Speaking of touchstones with regards to the elite and their behavior:
…they are in the grip of a faith-like ideology that they cannot question. None of it has been thought through, but its basic tenets (the doctrine) are known to all and treated like scripture from which it is heresy to deviate.
Take the Russia Hoax. It famously began as an “insurance policy” to preserve elite power. It stretched into a credibility-shredding exercise of stating wild claims over and over that would all be quickly disproven. Thus did they torch enormous amounts of credibility for short-term gain—gain which turned out to be partial. RussiaGate hindered, but didn’t destroy, Trump. And it became an article of faith that one must believe to have any standing in the regime. Even after every claim was refuted, our elites still insist that Trump was (is?) on Putin’s payroll.
I think I saw that the Puppet-in-Chief returned yet again to the Charlottesville “fine people” hoax this week. The “fine people hoax hoax” posts from your local stool pigeon cannot be far behind. A faith-like ideology indeed. But even their loyal masses of stoolies on many levels can only keep the game alive for so long:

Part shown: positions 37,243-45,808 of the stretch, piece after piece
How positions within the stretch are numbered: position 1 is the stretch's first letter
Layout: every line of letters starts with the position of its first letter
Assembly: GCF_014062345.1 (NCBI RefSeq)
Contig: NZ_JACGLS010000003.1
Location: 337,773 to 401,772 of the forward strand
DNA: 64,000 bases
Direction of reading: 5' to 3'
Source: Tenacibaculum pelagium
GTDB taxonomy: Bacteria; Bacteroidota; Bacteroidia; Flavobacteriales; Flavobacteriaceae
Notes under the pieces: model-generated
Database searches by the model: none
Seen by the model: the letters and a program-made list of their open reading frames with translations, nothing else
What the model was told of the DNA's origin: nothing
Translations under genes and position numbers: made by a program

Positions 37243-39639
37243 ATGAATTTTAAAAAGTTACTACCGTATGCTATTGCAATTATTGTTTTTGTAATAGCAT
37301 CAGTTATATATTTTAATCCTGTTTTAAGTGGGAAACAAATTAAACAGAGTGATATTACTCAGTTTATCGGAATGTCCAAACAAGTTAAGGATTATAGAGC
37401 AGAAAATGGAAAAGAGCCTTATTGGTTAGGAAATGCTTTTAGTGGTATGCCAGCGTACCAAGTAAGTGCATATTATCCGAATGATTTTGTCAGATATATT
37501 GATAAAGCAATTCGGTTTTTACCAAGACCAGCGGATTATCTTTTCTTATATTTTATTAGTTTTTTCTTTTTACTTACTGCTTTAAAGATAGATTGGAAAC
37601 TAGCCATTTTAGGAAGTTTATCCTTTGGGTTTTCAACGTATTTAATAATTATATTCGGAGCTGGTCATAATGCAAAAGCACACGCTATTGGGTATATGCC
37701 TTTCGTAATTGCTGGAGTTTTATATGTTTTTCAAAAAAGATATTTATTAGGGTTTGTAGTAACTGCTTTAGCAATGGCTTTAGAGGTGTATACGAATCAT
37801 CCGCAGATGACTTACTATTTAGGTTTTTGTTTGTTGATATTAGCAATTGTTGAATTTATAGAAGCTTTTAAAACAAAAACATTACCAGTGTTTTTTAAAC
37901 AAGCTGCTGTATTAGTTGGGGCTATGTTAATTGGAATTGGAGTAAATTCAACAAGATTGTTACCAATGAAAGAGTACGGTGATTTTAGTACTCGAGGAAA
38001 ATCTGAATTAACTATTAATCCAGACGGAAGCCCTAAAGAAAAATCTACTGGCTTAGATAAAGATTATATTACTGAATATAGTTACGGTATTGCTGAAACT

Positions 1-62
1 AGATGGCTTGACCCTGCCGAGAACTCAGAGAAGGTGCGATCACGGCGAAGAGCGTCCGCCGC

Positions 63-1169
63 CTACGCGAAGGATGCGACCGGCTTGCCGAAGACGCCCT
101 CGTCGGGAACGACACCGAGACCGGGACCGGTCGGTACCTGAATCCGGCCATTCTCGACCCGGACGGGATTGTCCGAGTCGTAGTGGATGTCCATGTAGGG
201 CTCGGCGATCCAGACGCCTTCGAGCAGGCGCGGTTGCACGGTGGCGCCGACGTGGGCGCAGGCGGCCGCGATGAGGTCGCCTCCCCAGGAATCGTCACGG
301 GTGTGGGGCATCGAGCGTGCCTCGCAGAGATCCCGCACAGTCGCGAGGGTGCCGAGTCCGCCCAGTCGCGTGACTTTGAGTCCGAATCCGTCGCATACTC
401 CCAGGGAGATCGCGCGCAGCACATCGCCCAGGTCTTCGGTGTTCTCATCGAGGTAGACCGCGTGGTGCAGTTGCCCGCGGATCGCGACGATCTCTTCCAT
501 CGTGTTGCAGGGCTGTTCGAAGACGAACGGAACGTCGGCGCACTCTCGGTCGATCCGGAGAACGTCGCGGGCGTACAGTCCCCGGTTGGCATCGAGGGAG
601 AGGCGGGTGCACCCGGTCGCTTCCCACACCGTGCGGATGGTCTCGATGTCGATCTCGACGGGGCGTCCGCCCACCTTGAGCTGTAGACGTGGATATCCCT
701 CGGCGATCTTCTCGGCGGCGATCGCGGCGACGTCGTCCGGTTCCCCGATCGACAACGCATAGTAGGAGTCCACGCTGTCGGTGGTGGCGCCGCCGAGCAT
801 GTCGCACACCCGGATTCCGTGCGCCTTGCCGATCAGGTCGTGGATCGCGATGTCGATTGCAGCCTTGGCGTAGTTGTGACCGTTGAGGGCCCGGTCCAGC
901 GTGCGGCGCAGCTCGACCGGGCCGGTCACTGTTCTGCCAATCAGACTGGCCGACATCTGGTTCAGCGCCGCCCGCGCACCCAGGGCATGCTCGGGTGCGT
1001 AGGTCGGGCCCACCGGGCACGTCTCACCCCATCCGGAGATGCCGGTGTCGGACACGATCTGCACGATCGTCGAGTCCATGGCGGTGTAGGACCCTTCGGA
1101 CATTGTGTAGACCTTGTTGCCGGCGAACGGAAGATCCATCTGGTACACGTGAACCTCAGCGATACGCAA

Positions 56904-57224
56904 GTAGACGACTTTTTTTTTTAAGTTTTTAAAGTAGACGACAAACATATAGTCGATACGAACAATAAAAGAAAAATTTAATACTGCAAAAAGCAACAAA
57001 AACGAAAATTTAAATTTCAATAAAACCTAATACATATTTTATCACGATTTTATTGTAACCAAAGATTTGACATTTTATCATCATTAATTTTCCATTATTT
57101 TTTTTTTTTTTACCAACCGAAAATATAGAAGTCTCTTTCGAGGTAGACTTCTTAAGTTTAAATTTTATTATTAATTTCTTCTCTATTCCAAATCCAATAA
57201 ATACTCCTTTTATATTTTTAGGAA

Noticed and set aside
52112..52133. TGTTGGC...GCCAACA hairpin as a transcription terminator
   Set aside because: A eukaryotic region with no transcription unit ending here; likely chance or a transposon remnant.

…the elites have been burning through the credibility of arguably their two most important institutions: the universities and the news media. These still have enormous power and prestige, but they are now believed and respected by, at best, half the country (it might be as low as a third) and positively despised by the other half. When the most important foundation for your rule is propaganda, this is a problem.
I cannot say we are at, or that there even is, a tipping point but we are reaching the point where anyone who does not now see that the foundation (and everything above it) is nothing but propaganda must be recognized as simply not willing to see the truth. The fully corrupt elite really don’t even try to hide it anymore. Unfortunately, as I have bastardized and used for my own agenda so often before:
“[A] significant and growing portion of the American population is losing the virtues required to be functioning members of a free society.” – Charles Murray in Coming Apart (Page 289), 2012
The truth is out there. The problem is clear. Are We the People smart enough to recognize it?
Into the abyss…
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“The problem is clear. Are We the People smart enough to recognize it?”
And, even if we do, what (short of revolution) will they permit us to do about it?